-- Last Updated: Dec-06-12 3:43 PM EST --
I just tried to find the article but couldnt in the 5 mins I have. Some researcher looked into this and determined that with a larger blade will allow you to go faster for about an hour. After that you actually go slower because unless you are in Olympic shape, you get tired and cant maintain the higher level of force over an extended period of time. So if you're sprinting, a larger paddle has advantages. If you're doing a marathon or extended touring, it may have drawbacks. As others have said, Whitewater also benefits from more surface area because you need to "sprint" for a few strokes to make a correction then relax and let the water do the work. If you do some searching you might be able to track down the study I referenced to give you the scientific data behind this theory.
Here's my non scientific experience:
I bought 3 wood paddles from a guy on craigslist for my first real paddles. A Kailoa Nani (9.25" wide) a Wenonah Quetico (8" wide) and a Bending Branches BB Special (8" wide but REALLY long). It didnt take me much paddling to realize that the wenonah was my favorite. I prefer the smaller tear drop shaped blade. The nani was ok, just not my style and I didnt like the BB at all.(Im trying to sell my Nani if you want to buy a large bladed paddle)
Well, mid way through the summer I started racing and ordered a ZRE with a 19 x 8.25" blade (their standard width). I used that for about 2 months but found my shoulders would get sore from over exertion. I found a good deal on a used power surge light with a 18 x 8" blade and its my favorite paddle so far. One reason is that it is the lightest paddle I own, but more so it has the smallest surface area of all my paddles. My shoulders would still be sore after a race but it was not as bad. Also, I felt that I could paddle harder for longer.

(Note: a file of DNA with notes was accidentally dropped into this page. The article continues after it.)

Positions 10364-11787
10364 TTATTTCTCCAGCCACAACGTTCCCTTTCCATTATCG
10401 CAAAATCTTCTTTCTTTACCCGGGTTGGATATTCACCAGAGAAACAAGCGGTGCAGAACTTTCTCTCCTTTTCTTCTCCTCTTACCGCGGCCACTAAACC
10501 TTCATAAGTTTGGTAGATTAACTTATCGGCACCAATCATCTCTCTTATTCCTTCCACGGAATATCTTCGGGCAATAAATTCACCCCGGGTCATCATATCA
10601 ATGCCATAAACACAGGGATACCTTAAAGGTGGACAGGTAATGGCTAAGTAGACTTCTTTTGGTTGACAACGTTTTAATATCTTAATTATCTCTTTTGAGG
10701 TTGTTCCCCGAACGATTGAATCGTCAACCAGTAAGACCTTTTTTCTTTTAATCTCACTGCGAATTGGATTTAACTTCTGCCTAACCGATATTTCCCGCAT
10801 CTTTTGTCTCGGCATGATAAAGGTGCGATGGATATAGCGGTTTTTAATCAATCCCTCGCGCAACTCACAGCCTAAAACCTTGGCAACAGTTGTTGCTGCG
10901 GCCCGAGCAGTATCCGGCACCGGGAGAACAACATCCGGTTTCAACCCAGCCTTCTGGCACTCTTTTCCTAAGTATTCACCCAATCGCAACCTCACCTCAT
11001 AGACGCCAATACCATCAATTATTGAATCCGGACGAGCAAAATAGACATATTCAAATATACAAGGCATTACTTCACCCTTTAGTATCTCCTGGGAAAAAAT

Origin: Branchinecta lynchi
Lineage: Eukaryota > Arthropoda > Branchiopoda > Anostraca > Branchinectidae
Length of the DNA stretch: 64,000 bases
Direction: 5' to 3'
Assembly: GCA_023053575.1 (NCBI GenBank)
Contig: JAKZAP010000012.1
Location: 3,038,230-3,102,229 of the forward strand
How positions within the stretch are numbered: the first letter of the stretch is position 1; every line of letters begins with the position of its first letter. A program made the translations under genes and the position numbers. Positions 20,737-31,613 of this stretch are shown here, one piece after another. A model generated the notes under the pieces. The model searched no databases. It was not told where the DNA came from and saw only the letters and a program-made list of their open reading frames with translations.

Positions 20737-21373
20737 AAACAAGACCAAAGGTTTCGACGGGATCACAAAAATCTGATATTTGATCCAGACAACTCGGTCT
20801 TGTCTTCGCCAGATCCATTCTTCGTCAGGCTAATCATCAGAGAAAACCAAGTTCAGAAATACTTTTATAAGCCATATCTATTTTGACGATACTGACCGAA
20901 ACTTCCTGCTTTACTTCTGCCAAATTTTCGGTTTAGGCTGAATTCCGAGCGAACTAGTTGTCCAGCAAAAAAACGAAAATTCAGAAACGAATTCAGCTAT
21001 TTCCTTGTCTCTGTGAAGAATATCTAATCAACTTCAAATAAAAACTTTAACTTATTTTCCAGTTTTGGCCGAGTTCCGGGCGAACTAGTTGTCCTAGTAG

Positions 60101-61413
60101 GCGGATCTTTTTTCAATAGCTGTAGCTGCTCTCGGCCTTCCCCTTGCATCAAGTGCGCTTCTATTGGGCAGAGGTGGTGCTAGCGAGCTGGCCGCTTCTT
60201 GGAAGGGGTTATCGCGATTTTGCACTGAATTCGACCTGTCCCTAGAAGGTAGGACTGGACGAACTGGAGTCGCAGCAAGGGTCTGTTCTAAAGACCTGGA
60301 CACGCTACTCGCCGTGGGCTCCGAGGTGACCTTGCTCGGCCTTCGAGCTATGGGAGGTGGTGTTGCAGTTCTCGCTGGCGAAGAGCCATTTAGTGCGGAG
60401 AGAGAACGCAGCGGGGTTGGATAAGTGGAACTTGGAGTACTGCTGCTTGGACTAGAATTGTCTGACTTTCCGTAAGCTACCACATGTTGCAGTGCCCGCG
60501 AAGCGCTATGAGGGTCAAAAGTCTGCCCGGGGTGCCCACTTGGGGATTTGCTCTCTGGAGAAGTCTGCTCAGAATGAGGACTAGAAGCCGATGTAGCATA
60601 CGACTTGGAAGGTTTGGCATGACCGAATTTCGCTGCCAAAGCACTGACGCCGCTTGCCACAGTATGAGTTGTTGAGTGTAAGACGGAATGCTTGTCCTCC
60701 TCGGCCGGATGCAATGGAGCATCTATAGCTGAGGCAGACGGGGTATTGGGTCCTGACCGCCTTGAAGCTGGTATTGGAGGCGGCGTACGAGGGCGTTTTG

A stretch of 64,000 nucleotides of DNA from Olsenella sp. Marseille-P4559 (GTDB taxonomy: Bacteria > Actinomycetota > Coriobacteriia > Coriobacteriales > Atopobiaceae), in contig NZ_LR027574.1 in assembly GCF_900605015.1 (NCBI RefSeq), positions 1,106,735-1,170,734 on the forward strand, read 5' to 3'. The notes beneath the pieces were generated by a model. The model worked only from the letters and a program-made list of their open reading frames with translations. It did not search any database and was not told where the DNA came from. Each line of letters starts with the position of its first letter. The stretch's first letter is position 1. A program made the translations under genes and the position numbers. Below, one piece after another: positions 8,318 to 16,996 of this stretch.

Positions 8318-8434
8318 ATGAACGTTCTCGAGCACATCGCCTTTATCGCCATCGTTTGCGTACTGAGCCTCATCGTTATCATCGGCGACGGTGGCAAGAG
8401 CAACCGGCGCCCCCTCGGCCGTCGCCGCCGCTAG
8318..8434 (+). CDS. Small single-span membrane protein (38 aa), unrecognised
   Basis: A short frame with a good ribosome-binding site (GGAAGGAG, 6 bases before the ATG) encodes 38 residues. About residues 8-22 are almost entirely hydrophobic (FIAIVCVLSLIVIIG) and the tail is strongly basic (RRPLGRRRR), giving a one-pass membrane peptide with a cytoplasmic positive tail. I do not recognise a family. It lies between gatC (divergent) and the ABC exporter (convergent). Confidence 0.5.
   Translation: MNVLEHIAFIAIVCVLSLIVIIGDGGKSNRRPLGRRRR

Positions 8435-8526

Some people talk about "slipping" in the water but I never found this to be an issue (this statement doesn't apply to whitewater or sprint racing). I'm 27, male, fairly strong and athletic, so I feel like if you're not an Olympic athlete, slipping shouldn't be an issue for you. In fact, when I order another ZRE paddle I will order their smallest available power surge blade at 7.5".
As other have said, the "correct" way to go faster is to increase your cadence, not your power.
Bottom line: I like a paddle width around 7.75-8" and recommend most people get something around that for general touring.
Also, this page has a lot of good info:
Kindle / iPad Cases
Hardshell Kayak Sail Rigs
Wall Mount Boat Racks
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